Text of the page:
Running out of time?

NASA scientists say Chilean earthquake shortened day by fraction of a second.

By
March 4, 2010 04:19
3 minute read.
Firemen work on a destroyed building in Concepcion

Chile earthquake cool night buildings falling over 311 ap. (photo credit: ASSOCIATED PRESS)

 
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If during the last five days you have been unable to get things done in time, it may have been due to Saturday’s earthquake in Chile shifting the Earth’s axis and shortening the day by 1.26 millionths of a second.

Maybe you didn’t notice. But Dr. Richard Gross, a geophysicist at the US National Aeronautics and Space Administration’s Jet Propulsion Laboratory in Pasadena, California, fiddled with computer models and said the subterranean tectonic shifts caused the axis to move by about 7 centimeters, thus shortening the day by one-and-a-quarter microseconds.

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Quakes can move hundreds of kilometers of rock by a few meters, thus altering the distribution of mass on Earth. The change is too minute to detect physically and is based only on models, however.

The shortening of the day would not affect the behavior of animals or humans, assured Prof. Nir Shaviv of the Hebrew University’s Rekah Institute of Physics. He told The Jerusalem Post on Wednesday that in fact, there are various influences on the Earth’s axis that have changed the length of the day over eons.

About 500 million years ago, he said, the day was only 22 hours in length; since then, it has grown by about two hours to 86,400 seconds. This fact, he said, was determined by sediment analysis.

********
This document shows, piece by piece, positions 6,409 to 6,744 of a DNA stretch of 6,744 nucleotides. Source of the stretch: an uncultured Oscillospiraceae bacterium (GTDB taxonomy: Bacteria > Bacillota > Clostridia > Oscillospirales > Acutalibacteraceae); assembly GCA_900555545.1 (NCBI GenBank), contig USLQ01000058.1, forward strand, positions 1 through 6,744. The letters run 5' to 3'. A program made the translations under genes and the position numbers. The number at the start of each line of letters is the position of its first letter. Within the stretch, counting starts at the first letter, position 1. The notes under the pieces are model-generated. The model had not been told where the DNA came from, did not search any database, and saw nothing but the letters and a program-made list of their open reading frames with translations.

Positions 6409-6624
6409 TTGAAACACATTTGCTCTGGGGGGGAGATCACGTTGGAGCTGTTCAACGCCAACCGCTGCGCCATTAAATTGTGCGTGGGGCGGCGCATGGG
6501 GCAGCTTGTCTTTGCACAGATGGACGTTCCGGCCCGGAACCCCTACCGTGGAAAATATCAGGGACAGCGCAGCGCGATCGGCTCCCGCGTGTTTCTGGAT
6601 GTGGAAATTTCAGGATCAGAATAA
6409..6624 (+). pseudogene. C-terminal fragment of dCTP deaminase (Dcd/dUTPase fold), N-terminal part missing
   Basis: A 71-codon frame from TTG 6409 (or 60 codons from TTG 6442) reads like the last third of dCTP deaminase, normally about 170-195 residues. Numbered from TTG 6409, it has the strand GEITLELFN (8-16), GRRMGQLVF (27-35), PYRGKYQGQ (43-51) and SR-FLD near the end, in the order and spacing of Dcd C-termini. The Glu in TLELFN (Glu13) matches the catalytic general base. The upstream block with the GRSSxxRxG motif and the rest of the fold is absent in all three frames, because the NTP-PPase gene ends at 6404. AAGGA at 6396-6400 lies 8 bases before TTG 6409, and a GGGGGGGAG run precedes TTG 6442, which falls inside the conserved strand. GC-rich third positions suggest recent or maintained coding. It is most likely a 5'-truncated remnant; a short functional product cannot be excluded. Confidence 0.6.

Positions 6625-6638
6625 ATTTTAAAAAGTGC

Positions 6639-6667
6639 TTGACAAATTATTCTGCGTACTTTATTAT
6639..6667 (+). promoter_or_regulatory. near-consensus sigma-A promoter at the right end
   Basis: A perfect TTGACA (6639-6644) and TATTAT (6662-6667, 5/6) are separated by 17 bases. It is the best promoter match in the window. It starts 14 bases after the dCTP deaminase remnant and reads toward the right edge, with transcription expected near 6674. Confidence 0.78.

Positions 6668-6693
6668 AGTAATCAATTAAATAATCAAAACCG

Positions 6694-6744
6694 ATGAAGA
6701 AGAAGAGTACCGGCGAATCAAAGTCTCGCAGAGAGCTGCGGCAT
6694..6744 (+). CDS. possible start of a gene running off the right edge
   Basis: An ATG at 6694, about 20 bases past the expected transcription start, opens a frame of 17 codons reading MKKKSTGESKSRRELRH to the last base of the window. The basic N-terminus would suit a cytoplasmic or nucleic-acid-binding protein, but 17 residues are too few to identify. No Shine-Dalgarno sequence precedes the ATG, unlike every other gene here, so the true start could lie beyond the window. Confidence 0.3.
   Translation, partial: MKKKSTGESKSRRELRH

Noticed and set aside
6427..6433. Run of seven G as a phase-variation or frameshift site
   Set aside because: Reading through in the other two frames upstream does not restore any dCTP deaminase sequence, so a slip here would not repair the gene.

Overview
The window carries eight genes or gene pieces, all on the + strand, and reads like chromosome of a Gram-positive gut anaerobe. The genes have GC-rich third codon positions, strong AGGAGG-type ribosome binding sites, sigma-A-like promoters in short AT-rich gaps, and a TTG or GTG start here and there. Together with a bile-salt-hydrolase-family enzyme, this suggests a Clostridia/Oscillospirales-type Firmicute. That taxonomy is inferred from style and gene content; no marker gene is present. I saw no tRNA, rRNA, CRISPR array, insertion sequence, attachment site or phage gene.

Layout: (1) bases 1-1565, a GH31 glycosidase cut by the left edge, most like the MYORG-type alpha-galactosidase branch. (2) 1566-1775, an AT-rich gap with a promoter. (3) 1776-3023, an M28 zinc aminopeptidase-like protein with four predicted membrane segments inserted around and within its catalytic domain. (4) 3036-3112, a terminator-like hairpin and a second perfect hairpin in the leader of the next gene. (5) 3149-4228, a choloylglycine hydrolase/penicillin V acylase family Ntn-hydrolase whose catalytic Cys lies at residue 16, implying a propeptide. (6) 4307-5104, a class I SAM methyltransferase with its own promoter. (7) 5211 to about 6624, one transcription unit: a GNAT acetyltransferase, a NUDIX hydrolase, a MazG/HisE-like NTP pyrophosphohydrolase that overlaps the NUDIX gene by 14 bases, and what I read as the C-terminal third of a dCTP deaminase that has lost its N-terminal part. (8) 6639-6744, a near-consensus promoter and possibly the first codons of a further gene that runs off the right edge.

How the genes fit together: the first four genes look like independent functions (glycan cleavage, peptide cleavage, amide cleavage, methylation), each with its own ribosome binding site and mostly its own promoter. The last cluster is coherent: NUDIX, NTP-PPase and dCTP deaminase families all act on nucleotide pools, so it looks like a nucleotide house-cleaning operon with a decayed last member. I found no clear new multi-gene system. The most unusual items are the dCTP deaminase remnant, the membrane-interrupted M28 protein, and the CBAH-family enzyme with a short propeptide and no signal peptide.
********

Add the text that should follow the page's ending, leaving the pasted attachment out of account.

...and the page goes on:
Some influences on the axis and length of the day are seasonal, said Shaviv, while others are long-term. For example, during the winter, when more ice forms at the poles, the day becomes slightly shorter as the weight slows the Earth’s rotation on its axis.

“But the changes in our lifetimes are very small,” he added.



In 2004, the earthquake in the Indonesian island of Sumatra – 9.1 on the Richter scale, compared to 8.8 in Chile on Saturday – caused India to push into Tibet and raise the Himalayan mountains a bit, thus causing the Earth to rotate a bit slower, he said.

But the strongest effect of the speed of rotation is the moon’s effect on the Earth over many millions of years. This causes the ocean tides to rise and fall, causing a loss of energy. The moon is moving away from the Earth by a few centimeters every few years, making the tides less strong and the rotation slower, thus making the day longer.

The effect of earthquakes depends on how far they occur from the equator, said Shaviv, but in general, these have little affect on the length of the day. Nuclear tests have an even more negligible effect, he added.

Gross calculated that the quake in Chile should have moved Earth’s figure axis (the axis about which Earth’s mass is balanced) by about 8 centimeters. By comparison, he calculated, using the same model, that the Sumatran earthquake should have shortened the day by 6.8 microseconds and shifted Earth’s axis by 7 centimeters.

The NASA scientist said that even though the Chilean earthquake was much smaller than the Sumatran quake, it is predicted to have changed the position of the figure axis by a bit more for two reasons. First, unlike the 2004 Sumatran earthquake, which was located near the equator, last week’s Chilean earthquake was located in Earth’s mid-latitudes, which makes it more effective in shifting Earth’s figure axis.

Second, the fault responsible for the 2010 Chilean earthquake dips into Earth at a slightly steeper angle than does the fault responsible for the 2004 earthquake. This makes the Chile fault more effective in moving Earth’s mass vertically and thus more effective in shifting Earth’s figure axis, Gross concluded.

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